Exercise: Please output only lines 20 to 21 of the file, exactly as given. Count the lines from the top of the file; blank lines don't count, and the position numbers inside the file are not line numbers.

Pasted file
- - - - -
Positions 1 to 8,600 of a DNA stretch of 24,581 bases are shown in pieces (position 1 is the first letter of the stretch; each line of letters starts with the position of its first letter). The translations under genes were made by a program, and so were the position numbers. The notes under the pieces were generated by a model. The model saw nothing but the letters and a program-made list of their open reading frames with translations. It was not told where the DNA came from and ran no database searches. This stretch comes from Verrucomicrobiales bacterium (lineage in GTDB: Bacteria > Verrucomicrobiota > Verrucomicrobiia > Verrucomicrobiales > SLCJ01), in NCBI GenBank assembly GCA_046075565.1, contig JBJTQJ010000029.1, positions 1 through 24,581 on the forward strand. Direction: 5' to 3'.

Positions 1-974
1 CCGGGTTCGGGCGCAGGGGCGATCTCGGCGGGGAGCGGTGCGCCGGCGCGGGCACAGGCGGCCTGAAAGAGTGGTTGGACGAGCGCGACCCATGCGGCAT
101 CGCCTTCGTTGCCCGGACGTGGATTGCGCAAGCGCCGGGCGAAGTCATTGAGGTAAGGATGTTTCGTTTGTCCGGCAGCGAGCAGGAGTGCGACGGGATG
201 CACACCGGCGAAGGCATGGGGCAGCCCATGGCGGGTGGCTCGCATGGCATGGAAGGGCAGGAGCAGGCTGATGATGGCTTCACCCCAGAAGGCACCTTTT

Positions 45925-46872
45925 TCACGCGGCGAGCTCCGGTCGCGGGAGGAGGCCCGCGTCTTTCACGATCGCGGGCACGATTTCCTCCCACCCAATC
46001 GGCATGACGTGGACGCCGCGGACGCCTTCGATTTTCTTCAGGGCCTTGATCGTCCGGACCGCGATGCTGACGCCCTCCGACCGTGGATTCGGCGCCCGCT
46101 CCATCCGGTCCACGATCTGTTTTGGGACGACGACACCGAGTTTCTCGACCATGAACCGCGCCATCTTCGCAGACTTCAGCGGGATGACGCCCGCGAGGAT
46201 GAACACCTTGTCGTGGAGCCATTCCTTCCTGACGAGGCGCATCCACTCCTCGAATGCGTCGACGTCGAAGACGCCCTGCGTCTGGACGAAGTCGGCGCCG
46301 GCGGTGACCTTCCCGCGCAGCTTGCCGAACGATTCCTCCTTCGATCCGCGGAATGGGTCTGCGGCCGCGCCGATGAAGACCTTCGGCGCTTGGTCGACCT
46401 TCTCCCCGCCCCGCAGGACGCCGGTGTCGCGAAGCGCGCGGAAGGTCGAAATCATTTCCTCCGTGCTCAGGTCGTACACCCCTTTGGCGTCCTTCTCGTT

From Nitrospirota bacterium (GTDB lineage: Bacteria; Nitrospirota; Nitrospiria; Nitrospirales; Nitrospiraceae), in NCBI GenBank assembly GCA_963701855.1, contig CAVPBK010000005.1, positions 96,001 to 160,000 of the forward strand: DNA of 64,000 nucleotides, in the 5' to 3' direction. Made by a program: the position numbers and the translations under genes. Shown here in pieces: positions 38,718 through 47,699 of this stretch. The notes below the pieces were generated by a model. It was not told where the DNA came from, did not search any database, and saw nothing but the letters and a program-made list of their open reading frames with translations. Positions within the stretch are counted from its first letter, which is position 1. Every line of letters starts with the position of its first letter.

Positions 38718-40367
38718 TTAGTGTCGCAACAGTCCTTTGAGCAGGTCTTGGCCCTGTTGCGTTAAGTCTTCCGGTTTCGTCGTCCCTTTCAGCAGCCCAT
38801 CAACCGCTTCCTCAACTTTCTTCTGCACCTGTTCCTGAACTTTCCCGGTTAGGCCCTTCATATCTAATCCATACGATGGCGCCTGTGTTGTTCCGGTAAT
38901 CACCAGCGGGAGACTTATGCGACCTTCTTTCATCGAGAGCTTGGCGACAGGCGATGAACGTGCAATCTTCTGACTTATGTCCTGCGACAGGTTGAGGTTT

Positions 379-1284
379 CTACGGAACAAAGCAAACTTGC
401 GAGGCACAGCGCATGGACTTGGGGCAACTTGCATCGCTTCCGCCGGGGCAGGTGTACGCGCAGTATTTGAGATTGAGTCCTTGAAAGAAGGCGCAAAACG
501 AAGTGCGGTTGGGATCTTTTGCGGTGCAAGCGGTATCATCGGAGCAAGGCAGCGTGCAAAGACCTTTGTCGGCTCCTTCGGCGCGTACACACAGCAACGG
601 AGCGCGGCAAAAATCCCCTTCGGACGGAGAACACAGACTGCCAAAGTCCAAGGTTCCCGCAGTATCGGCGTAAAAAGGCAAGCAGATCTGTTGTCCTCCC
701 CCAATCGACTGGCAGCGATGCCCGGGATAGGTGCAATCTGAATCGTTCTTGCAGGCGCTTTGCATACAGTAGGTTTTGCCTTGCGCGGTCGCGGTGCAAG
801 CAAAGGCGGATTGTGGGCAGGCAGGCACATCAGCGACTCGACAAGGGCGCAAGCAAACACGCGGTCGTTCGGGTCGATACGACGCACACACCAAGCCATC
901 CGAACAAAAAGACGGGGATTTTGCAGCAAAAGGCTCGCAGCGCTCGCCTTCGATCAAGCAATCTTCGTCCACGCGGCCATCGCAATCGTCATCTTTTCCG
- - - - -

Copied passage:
401 GAGGCACAGCGCATGGACTTGGGGCAACTTGCATCGCTTCCGCCGGGGCAGGTGTACGCGCAGTATTTGAGATTGAGTCCTTGAAAGAAGGCGCAAAACG
501 AAGTGCGGTTGGGATCTTTTGCGGTGCAAGCGGTATCATCGGAGCAAGGCAGCGTGCAAAGACCTTTGTCGGCTCCTTCGGCGCGTACACACAGCAACGG